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So I have the following problem:

A person puts 1,100 dollars in an account that he expects will make 5% interest in periods of three months. He then realizes a year later he was wrong about the interest rate and has $50 less than expected. What is the actual interest rate?

So I was able to get an equation out of that:

$$A_1 = 1100(1 + \frac{0.05}{4})^{4t}$$ $$A_1 - 50 = 1100(1 + \frac{r}{4})^{4t}$$ $$1100(1 + \frac{0.05}{4})^{4t} - 50 = 1100(1 + \frac{r}{4})^{4t}$$

Now there is where I get stuck on how to simplify the equation for r?

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  • $\begingroup$ wow what is going on... you denote the interest by $r$? if so what is $t$? and how you got that $4$? $\endgroup$ – Yanko Aug 7 '17 at 20:41
  • $\begingroup$ Note: the second equation should be $A_1 + 50$. Are you allowed to use a calculator/computational device for this? $\endgroup$ – platty Aug 7 '17 at 20:41
  • $\begingroup$ I am allowed to use a scientific calculator @platty $\endgroup$ – Pablo Aug 7 '17 at 20:41
  • $\begingroup$ @platty do you understand the first equation? why he divides by 4? and what's $t$? $\endgroup$ – Yanko Aug 7 '17 at 20:42
  • $\begingroup$ There is not enough information. When does he learn that he has made $\$50$ less than expected? $\endgroup$ – Doug M Aug 7 '17 at 20:43
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You are looking for $r$ which makes $$f(r,t)=1100\left(1 + \frac{0.05}{4}\right)^{4t} - 50 - 1100\left(1 + \frac{r}{4}\right)^{4t}=0$$ The solution depends on $t$.

There is no explicit solution of this equation except if $t=1$ (just as Doug M commented) and numerical methods are required. This would be "simple" since the solution should be "close" to $r=0.05$ if $t$ is sufficiently large (as it uses to be in investment problems).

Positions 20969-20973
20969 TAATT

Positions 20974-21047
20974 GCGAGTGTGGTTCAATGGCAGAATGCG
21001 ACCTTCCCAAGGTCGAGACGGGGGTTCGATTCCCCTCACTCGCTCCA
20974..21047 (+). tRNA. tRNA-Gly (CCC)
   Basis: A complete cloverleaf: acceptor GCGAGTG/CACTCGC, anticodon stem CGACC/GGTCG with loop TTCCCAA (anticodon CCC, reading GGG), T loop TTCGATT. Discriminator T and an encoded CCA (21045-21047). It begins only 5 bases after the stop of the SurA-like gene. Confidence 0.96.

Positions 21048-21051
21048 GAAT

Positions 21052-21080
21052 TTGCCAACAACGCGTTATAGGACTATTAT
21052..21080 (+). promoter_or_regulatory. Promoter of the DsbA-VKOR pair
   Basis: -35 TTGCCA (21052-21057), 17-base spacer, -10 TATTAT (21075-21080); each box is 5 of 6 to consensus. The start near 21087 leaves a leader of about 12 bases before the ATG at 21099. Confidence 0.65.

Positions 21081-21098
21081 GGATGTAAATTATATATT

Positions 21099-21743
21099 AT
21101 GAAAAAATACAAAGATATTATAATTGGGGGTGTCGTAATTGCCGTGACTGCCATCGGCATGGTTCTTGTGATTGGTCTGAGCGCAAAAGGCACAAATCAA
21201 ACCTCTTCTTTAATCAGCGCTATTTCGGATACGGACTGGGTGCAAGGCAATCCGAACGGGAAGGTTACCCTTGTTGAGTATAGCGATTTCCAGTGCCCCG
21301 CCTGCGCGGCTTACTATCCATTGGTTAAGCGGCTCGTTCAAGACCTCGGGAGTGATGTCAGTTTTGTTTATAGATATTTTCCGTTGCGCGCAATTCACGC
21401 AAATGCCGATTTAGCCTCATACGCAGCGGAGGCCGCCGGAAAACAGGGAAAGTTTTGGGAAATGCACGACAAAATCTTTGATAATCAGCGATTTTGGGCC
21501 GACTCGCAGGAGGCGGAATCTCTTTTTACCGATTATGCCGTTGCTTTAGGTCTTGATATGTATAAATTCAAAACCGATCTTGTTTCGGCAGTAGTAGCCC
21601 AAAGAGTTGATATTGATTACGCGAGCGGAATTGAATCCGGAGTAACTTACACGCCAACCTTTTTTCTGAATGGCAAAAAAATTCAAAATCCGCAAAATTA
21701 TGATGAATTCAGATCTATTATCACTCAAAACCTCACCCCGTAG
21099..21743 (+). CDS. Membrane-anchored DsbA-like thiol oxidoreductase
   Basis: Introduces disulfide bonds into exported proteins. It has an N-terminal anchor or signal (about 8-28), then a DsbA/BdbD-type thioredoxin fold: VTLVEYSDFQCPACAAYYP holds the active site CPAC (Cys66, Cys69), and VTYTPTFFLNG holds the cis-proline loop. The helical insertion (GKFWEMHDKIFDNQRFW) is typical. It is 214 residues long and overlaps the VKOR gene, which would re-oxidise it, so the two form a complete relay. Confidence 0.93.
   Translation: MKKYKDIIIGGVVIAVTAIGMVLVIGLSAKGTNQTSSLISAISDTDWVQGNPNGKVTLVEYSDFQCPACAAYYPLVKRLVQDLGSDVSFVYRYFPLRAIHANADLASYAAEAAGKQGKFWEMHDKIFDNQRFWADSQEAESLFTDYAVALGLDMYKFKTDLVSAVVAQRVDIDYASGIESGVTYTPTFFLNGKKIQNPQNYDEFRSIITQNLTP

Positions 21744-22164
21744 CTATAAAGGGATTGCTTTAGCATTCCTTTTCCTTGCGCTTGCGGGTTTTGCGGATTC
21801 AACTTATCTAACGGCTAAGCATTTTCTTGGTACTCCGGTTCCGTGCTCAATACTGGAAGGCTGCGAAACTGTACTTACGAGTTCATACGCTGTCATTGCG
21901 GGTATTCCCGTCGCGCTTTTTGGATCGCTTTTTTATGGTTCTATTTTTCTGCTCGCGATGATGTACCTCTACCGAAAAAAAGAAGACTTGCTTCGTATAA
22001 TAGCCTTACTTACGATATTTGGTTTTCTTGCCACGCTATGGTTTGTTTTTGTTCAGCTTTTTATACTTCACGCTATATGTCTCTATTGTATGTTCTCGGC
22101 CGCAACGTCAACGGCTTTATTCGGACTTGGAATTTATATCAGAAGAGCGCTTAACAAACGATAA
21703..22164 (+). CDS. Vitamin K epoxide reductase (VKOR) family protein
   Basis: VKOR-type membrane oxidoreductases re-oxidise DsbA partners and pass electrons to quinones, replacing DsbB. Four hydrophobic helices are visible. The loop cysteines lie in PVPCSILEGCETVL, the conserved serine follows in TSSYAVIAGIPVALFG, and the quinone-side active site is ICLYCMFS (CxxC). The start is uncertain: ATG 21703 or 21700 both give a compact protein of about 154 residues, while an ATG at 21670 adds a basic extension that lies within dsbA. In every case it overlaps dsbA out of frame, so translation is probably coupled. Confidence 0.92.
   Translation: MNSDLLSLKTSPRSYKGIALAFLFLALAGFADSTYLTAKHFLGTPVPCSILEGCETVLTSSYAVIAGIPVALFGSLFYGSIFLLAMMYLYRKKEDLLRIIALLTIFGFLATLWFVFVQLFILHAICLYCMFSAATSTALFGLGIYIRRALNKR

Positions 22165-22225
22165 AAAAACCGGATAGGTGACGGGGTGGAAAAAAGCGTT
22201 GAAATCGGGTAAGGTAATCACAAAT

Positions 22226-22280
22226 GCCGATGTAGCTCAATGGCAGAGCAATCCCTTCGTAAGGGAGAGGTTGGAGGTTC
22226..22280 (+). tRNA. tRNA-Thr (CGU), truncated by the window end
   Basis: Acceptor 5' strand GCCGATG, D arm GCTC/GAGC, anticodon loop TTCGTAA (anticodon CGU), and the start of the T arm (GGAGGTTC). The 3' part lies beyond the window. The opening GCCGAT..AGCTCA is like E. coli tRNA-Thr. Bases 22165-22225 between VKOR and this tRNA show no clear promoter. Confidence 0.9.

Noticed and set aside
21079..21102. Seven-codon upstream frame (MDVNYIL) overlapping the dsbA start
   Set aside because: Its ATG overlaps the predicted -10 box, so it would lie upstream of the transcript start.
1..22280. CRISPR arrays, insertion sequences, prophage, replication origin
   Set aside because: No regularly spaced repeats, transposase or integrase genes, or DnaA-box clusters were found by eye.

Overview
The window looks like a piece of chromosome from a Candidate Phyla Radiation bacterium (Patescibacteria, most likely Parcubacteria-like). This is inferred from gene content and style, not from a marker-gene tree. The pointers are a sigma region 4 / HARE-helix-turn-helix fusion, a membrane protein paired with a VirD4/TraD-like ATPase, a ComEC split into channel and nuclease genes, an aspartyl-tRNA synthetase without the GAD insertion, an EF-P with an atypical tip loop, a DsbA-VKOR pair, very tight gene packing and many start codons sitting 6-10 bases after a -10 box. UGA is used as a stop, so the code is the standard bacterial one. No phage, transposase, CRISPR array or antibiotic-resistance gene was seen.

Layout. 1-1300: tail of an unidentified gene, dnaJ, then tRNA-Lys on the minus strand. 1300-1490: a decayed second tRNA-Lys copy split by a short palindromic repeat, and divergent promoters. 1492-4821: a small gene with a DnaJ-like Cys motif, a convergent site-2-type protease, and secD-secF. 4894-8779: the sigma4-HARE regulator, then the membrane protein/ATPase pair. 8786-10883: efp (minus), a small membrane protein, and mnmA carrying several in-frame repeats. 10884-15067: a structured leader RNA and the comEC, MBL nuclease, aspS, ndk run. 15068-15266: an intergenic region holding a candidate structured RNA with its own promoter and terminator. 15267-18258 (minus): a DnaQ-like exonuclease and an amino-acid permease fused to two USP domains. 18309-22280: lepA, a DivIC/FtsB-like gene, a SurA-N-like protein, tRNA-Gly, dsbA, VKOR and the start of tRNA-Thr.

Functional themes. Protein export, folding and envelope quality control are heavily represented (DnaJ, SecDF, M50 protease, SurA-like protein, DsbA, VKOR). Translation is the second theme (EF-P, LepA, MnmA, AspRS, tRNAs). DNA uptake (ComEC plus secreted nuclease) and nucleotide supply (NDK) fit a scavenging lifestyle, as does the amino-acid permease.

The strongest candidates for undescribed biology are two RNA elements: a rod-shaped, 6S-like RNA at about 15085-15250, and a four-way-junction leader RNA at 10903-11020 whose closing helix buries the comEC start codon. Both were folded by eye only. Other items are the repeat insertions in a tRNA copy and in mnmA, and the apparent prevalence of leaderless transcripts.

Assuming it (and making all numbers rational), we can use Taylor series limited to first order and get as a very first approximation $$r=\frac 1 {20}-\frac{2^{16 t-5} \left(\frac{81}{5}\right)^{1-4 t}}{11 t}\tag 1$$ Better would be the simplest Padé approximant which would give $$r=\frac 1 {20}-\frac{81\ 2^{16 t-1} 5^{4 t-1}}{\left(176\ 81^{4 t}-2^{16 t+2} 5^{4 t}\right) t+2^{16 t} 5^{4 t}}\tag 2$$ But the rigorous way would be to use a numerical method (such as Newton) starting using $r_0=0.05$.

I give you below a table of results $$\left( \begin{array}{cccc} t & (1) & (2) & \text{exact} \\ 1 & 0.0062083 & 0.0054863 & 0.0054795 \\ 2 & 0.0291655 & 0.0287835 & 0.0287805 \\ 3 & 0.0367837 & 0.0365421 & 0.0365404 \\ 4 & 0.0405683 & 0.0404006 & 0.0403994 \\ 5 & 0.0428204 & 0.0426974 & 0.0426966 \\ 6 & 0.044307 & 0.0442135 & 0.0442129 \\ 7 & 0.0453568 & 0.0452838 & 0.0452834 \\ 8 & 0.0461342 & 0.0460761 & 0.0460758 \\ 9 & 0.0467303 & 0.0466834 & 0.0466832 \\ 10 & 0.0471999 & 0.0471616 & 0.0471615 \\ 11 & 0.0475779 & 0.0475463 & 0.0475462 \\ 12 & 0.0478873 & 0.0478611 & 0.047861 \\ 13 & 0.0481444 & 0.0481225 & 0.0481224 \\ 14 & 0.0483605 & 0.048342 & 0.0483419 \\ 15 & 0.0485439 & 0.0485283 & 0.0485283 \end{array} \right)$$

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